A federal judge has partially struck down Florida’s ban on gender-affirming healthcare for transgender minors, in a ruling that condemns anti-trans bigotry and debunks bogus claims from state officials.
The ruling from US District Court Judge Robert Hinkle on 6 June grants a preliminary injunction that blocks enforcement of a law signed by Governor Ron DeSantis and rules that prevent a group of trans youth who sued the state from accessing widely accepted care, including puberty blockers and hormone therapy, as their legal challenge plays out.
A decision from Judge Hinkle, who was appointed by then-President Bill Clinton, follows a lawsuit against the state’s surgeon general from a group of Florida families with trans children, who argued that the state could not “demonstrate any rational basis, much less an important or compelling one, for the transgender medical bans which prevent transgender adolescents from getting safe and effective medically necessary healthcare.”
Judge Hinkle’s ruling eviscerates the state’s arguments and points to discriminatory language and bigotry that have fuelled Florida’s rules as well as similar legislation across the country, condemning the “unspoken suggestion running just below the surface in some of the proceedings that led to adoption of the statute and rules at issue – and just below the surface in the testimony of some of the defense experts – is that transgender identity is not real, that it is made up.”
“The elephant in the room should be noted at the outset. Gender identity is real. The record makes this clear. The medical defendants, speaking through their attorneys, have admitted it,” the judge wrote.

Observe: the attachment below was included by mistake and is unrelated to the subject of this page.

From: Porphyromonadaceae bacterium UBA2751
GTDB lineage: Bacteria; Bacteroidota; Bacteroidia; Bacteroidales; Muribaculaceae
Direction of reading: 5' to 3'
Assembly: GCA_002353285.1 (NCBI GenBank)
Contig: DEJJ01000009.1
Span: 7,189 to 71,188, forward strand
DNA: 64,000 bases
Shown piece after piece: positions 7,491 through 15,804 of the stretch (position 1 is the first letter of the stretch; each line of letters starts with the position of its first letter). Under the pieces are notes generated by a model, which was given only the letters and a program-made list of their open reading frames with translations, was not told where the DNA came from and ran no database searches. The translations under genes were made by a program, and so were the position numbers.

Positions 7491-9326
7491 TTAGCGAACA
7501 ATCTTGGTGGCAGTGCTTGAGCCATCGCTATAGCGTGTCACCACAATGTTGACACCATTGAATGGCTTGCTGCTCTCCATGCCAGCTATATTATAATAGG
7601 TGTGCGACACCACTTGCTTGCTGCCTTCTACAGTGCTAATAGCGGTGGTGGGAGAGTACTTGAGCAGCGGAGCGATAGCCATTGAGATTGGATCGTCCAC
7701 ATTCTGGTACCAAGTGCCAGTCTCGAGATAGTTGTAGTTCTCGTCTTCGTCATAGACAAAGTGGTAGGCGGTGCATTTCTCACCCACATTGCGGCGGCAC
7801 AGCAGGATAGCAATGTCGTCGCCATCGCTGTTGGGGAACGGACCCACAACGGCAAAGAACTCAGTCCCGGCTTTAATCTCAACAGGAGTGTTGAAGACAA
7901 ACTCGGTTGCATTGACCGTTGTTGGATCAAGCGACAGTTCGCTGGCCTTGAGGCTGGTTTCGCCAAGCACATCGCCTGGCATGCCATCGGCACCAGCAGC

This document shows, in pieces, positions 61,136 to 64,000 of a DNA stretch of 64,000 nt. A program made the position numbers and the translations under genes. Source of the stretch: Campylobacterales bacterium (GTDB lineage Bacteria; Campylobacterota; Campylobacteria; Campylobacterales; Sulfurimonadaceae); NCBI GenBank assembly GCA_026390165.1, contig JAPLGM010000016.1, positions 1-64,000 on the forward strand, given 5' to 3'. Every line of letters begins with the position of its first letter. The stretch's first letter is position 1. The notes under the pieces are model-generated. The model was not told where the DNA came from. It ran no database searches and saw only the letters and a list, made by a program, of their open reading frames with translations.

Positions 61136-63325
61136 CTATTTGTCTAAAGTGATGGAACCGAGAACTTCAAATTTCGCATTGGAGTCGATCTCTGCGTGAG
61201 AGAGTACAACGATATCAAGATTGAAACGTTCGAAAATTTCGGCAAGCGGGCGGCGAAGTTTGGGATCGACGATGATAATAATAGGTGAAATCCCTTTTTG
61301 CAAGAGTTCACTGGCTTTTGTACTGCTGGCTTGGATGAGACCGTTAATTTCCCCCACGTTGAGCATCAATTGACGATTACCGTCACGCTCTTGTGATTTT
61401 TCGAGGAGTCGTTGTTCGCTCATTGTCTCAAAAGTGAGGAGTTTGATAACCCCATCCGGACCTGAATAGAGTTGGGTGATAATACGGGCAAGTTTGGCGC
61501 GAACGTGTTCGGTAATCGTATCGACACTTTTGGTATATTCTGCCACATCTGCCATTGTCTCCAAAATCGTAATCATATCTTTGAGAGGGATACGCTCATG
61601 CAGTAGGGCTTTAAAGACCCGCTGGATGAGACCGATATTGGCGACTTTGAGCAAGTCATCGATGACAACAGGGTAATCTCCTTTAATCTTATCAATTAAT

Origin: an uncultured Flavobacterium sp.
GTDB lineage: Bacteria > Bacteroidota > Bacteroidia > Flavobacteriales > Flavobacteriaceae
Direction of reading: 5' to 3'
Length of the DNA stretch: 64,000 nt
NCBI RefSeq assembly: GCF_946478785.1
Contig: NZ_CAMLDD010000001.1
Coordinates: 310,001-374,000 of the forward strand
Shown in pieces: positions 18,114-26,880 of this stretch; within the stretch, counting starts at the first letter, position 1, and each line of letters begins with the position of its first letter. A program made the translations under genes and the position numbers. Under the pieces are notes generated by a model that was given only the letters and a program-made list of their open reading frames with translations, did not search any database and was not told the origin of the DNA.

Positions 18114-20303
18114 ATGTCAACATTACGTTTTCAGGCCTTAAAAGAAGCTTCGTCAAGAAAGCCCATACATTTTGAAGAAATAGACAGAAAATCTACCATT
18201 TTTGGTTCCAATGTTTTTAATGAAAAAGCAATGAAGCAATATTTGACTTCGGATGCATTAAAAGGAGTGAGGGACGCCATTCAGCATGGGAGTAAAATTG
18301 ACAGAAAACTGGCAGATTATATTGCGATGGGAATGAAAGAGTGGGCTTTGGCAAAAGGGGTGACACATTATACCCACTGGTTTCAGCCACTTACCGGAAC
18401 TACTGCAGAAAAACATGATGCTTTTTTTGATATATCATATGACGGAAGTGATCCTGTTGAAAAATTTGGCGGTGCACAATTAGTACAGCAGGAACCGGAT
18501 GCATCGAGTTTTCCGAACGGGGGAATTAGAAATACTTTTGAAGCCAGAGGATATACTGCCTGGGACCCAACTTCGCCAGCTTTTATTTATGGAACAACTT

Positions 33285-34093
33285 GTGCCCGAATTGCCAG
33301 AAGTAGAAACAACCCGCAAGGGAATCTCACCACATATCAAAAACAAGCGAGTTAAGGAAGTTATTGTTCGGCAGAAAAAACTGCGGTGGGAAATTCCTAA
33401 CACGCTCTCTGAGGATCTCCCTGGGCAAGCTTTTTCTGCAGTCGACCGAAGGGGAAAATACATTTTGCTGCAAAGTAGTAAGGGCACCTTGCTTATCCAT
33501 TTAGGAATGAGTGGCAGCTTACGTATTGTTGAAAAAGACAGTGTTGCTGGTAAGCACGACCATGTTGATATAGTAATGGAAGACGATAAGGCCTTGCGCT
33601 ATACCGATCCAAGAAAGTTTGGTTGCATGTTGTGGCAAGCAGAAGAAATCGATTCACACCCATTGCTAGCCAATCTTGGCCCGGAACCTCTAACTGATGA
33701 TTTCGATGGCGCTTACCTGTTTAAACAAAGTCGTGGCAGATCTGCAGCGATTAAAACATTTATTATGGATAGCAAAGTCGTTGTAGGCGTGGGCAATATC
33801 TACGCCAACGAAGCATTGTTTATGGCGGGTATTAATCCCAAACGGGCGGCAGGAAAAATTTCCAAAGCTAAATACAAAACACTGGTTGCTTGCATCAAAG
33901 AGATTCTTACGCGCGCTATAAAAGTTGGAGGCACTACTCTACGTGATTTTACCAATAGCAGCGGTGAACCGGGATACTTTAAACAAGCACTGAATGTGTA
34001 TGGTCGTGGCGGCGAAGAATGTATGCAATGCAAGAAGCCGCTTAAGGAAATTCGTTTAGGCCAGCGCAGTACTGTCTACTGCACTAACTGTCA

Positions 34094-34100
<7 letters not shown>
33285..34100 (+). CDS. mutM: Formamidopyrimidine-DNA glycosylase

“Any proponent of the challenged statute and rules should put up or shut up: do you acknowledge that there are individuals with actual gender identities opposite their natal sex, or do you not? Dog whistles ought not be tolerated,” he added.
The judge said widely accepted standards of care supported by major health organisations and physicians and the “great weight of medical authority” supports affirming healthcare, and that the plaintiffs are likely to prevail in the case on their claim that a prohibition against such care is unconstitutional.
The judge’s order also slams Florida’s dubious claims regarding transition “regret” and false statements that the state joined “international consensus” against affirming healthcare.
“This assertion is false. No matter how many times the defendants say it, it will still be false,” he wrote. “No country in Europe entirely bans these treatments.”
Jane Doe, who joined the lawsuit on behalf of herself and trans daughter Susan, said in a statement that the family is “breathing a huge sigh of relief” following the ruling.
“My husband and I have been heartbroken and worried sick about not being able to care for our daughter in the way we know she needs,” she said. “I’m sure most any parent can imagine the sense of powerlessness that comes from being unable to do something as basic as get medical care for your child.”
The families are represented by Southern Legal Counsel, GLBTQ Legal Advocates & Defenders, the National Center for Lesbian Rights, and the Human Rights Campaign.
A statement from the groups supporting the families said the ruling is a “powerful affirmation of the humanity of transgender people, the efficacy of well-established, science-based medical care, and of the rights of parents to make informed healthcare decisions for their children.”
The Independent has requested comment from Florida’s Department of Health.
By the end of May, state lawmakers across the country had introduced more than 500 bills impacting LGBT+ this year, including 220 bills specifically targeting trans and nonbinary Americans, according to an analysis from the Human Rights Campaign. More than 70 such bills have been signed into law.
At least 19 states have enacted laws or policies banning affirming healthcare for young trans people, all against the guidance of health providers and major medical organisations, including the American Medical Association and the American Academy of Pediatrics.
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